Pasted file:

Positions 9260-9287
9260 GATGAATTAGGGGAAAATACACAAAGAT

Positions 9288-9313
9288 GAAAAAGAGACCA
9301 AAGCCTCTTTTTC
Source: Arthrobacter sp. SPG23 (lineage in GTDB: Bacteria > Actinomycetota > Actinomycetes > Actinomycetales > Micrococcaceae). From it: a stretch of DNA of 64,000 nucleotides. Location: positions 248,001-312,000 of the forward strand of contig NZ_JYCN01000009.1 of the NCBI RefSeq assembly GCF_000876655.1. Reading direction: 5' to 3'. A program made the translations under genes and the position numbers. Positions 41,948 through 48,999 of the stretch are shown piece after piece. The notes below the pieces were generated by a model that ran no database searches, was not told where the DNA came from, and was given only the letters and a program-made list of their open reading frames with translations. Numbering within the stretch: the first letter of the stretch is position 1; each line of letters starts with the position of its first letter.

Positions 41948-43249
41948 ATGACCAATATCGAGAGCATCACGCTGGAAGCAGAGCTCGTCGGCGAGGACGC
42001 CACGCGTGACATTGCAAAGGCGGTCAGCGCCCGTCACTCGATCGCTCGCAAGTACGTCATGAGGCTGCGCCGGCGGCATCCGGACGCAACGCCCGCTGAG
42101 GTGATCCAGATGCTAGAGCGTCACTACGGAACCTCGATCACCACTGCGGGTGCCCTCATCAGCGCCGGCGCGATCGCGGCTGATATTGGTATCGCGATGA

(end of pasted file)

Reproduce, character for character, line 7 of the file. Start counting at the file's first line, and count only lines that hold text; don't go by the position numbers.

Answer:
Positions 41948-43249